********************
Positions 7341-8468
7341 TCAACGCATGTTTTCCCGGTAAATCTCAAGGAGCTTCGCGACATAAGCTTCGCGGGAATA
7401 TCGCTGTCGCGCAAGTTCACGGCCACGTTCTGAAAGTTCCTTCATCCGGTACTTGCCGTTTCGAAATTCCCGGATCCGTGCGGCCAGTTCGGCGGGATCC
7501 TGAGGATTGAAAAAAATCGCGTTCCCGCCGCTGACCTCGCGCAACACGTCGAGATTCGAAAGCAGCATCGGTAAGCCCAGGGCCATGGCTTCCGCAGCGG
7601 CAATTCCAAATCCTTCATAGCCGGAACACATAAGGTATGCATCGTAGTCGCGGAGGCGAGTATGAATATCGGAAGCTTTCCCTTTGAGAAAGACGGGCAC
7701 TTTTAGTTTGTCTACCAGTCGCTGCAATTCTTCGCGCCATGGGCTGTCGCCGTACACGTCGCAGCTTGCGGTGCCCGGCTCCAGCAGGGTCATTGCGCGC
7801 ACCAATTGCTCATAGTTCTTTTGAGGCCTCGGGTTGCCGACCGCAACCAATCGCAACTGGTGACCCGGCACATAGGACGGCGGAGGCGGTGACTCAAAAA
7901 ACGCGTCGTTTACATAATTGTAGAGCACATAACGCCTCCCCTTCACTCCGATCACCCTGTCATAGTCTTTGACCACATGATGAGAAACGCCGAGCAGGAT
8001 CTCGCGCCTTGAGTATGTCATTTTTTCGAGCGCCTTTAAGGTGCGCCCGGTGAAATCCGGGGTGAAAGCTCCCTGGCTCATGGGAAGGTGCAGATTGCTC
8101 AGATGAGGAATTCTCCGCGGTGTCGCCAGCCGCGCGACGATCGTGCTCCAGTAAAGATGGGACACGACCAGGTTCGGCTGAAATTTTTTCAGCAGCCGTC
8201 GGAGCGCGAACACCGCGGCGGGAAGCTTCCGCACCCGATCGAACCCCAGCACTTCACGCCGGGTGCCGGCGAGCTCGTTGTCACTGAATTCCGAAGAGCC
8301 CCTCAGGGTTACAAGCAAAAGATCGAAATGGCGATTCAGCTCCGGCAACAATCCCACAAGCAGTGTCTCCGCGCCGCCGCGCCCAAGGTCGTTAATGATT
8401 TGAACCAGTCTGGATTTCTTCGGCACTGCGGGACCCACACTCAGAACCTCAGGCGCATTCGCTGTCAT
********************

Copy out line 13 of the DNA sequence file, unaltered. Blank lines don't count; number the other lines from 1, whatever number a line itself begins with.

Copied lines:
8401 TGAACCAGTCTGGATTTCTTCGGCACTGCGGGACCCACACTCAGAACCTCAGGCGCATTCGCTGTCAT